Author:
Shannon Davenport
Subject:
Educational Technology, U.S. History, Cultural Geography, Ethnic Studies
Material Type:
Lesson
Level:
Upper Primary, Middle School, High School
Tags:
  • Civilrights
  • Library of Congress
  • OER Commons Black History Month
  • Primary Sources
  • Social Justice
  • oer-commons-black-history-month
  • License:
    Creative Commons Attribution
    Language:
    English

    Black Americans as Activists in Tennessee

    Black Americans as Activists in Tennessee

    Overview

    This activity was produced in conjunction with The Library of Congress and the TPS at the Metropolitan State University of Denver. This activity allows learners to examine and listen to first-hand accounts and primary sources images of history during the Civil Right time period.  

    This activity will allow learners to develop empathy and understanding of:

    • why someone might feel they should protest or stand up for their beliefs.
    • how we can interact and respect others who may be different or have experiences we cannot fully understand.

    Activity Plan for Elementary/Middle School Grades 3-8

    Crossroads of History  

    Activity Plan Template 

    Non-classroom setting or this could be used in the classroom as well

    Activity Title 

    Black Americans as Activists in Tennessee 

    Instructional Level 

    Elementary/Middle 3-8 

    Target Audience  

    Youth Grades  

    3-8 

    TPS Western Region Location 

    Tennessee 

    (Participant is outside the western region) 

    Duration of Time or Lesson 

    This could be one lesson or broken up into multiple days. 

     

     

    Overarching question:  

    Why do Black Americans choose to be Activists?

    Social Justice Standards     
       

    Social Justice Standard: 

    9. Learners will respond to diversity by building empathy, respect, understanding, and connection. 

     

    • Diversity 9 DI.3-5.9 I feel connected to other people and know how to talk, work and play with others even when we are different or when we disagree. 

     

    • Diversity 9DI.6-8.9I know I am connected to other people and can relate to them even when we are different or when we disagree.  

     

    • Diversity 10DI.6-8.10 I can explain how the way groups of people are treated today, and the way they have been treated in the past, shape their group identity and culture. (focus group: African/Black Americans)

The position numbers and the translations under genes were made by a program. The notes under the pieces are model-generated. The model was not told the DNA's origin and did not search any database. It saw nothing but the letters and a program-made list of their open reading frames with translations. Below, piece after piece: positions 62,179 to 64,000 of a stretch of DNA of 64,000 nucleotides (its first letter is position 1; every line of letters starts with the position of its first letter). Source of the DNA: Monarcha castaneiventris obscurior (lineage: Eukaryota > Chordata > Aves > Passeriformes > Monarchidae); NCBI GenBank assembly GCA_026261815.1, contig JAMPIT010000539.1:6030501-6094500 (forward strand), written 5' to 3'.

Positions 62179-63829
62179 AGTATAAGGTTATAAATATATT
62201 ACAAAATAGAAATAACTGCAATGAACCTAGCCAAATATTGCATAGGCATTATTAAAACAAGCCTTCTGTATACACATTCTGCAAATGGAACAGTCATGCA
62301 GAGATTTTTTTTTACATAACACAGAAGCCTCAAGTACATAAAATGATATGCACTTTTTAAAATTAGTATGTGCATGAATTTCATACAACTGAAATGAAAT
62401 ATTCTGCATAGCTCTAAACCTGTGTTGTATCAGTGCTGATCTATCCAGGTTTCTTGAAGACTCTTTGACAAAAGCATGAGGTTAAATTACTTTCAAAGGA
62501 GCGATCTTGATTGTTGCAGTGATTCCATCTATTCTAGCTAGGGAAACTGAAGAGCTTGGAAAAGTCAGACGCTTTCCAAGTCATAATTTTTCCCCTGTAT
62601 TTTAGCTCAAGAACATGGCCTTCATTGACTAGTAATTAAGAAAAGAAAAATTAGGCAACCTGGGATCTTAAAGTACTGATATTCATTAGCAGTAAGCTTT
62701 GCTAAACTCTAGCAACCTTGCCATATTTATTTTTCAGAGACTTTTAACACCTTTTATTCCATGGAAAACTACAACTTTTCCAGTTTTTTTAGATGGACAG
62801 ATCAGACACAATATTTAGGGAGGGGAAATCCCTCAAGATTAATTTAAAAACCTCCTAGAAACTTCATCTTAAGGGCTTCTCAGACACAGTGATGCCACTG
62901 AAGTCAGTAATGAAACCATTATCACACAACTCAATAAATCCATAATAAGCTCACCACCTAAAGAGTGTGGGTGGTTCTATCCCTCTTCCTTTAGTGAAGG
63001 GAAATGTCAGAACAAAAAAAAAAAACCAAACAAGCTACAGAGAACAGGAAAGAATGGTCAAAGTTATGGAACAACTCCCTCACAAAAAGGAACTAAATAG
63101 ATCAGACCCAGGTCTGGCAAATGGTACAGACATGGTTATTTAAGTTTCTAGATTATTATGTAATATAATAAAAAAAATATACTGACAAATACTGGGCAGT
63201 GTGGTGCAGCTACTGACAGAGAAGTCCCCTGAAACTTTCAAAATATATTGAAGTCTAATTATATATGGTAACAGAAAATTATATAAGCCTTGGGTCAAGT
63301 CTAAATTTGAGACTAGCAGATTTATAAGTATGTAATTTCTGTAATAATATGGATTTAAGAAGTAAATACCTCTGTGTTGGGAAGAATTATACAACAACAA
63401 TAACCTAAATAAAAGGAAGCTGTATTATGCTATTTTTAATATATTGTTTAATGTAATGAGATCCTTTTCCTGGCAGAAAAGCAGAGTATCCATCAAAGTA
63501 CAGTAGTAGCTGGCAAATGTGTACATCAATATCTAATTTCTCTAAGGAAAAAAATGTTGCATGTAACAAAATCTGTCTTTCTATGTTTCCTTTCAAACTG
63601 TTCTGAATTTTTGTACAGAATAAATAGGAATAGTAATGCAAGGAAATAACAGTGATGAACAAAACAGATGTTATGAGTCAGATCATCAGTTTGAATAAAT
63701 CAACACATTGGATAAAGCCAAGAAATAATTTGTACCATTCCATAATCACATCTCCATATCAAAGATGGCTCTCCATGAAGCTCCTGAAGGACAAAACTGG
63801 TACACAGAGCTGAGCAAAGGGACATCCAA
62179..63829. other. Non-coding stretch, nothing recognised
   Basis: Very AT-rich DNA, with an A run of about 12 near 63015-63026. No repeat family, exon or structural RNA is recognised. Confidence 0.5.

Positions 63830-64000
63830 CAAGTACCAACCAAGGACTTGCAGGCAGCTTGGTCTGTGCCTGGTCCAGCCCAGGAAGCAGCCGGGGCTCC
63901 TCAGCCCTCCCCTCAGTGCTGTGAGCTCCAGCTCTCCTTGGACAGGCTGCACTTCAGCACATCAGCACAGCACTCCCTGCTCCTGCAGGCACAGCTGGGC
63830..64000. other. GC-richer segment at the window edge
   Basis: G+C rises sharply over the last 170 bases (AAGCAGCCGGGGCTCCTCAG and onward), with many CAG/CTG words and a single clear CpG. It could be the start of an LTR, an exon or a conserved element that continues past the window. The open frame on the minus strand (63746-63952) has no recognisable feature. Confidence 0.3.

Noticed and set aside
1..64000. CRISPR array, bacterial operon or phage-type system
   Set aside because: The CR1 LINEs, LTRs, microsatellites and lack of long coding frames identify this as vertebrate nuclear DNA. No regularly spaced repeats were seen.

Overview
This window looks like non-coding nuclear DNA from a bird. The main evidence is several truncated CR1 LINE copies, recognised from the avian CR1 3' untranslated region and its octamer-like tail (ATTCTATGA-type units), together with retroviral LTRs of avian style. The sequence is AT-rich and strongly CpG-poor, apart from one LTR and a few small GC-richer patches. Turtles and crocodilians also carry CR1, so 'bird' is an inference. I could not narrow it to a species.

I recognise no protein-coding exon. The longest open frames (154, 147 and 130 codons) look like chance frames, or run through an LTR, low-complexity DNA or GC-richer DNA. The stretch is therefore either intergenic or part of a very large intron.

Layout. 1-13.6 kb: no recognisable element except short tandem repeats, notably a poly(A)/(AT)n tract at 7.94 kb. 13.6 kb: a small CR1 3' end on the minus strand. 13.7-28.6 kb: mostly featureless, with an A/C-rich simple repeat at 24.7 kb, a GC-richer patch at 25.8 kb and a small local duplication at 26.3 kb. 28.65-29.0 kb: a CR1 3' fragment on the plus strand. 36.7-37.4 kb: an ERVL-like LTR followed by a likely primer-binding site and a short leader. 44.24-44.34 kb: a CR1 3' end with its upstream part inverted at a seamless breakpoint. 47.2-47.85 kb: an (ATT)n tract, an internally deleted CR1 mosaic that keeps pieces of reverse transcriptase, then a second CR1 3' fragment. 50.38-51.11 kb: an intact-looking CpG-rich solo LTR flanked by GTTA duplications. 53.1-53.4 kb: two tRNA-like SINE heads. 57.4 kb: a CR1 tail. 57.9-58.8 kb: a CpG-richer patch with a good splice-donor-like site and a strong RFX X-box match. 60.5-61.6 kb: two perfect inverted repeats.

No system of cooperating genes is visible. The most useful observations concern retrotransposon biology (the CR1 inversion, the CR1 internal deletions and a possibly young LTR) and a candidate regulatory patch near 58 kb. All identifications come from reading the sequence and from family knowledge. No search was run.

Facing History and Ourselves 

     

    The four corners debate strategy will be used to examine a primary source image 1:Civil rights march on Washington, D.C. / [MST]. | Library of Congress (loc.gov) 

     

    Label the room with four corner signs Corner 1: strongly agree, Corner 2 agree, Corner 3 disagree, Corner 4 strongly disagree 

     

    This activity will allow youth of all ethnicities to respond privately and in a group setting about the Black American activist community. 

     

    The final step in the activity will allow learners to respond with their choice of writing, drawing, or composing a song or poem about the image and what it allows us to observe about the Black American activist community. 

     

     

    Library of Congress Teacher Resources  

     

     

     

     

    C3 Teachers: Inquiry Design Model 

    Video: Martha Prescod Norman Noonan oral history interview conducted by John Dittmer in Cockeysville, Maryland, 2013 March 18. | Library of Congress (loc.gov)

    Image 1: Civil rights march on Washington, D.C. / [MST]. | Library of Congress (loc.gov)

    Image 2: ANTI-WAR DEMONSTRATION. 14th St. March to Justice Dept. - digital file from original item | Library of Congress (loc.gov)

    Image 3: [Women marching in national suffrage demonstration in Washington, D.C., May 9, 1914.] | Library of Congress (loc.gov)

     

     

     

    Constructing Compelling Questions

    Processes, Rules, and Laws

     

    Introductory Text/ Program justification 

    (Describe the marginalized people whose stories and history within your community you will be teaching about through these activities, and why their stories must be shared at this point in history.) 

    Often, we see groups of people protesting or standing up for what they believe in and often we can wonder why they would do this and wish they were not inconveniencing others by sharing their beliefs. In my area, we often see groups of African American or black community leaders standing up for what they believe in such as the Black Lives Matter movement. This activity will allow learners to understand why someone might feel they should protest or stand up for their beliefs. Learners will learn how we can interact and respect others who may be different or have experiences we cannot fully understand. 

     

    The African American or black population is the largest marginalized community in Tennessee. These activities focus on learning why this community becomes activists for change.  

     

     

    Key Vocabulary:  

    Activist-someone that calls or takes action for change 

    Non-violent march or protest- when a group of people gathers to show their beliefs to others 

     

     

     

     

    Materials needed: 

    (What supplies do you need to do this activity with your learners?) 

     

    Primary Source Images are large on a screen or a printed paper to learners to observe individually or in small groups. 

     

    Feeling Chart displayed on a Project for everyone to see or print out for each table to see. 

     

    Chart Paper with Markers or pens to Post questions throughout for discussions. 

     

    Sign labels for each of the four corners of the room. Corner 1: strongly agree, Corner 2 agree, Corner 3 disagree, Corner 4 strongly disagree 

    Technology: 

    (What technology will you need to complete this activity?) 

     

     

    Projector with the large primary source image displayed for learners.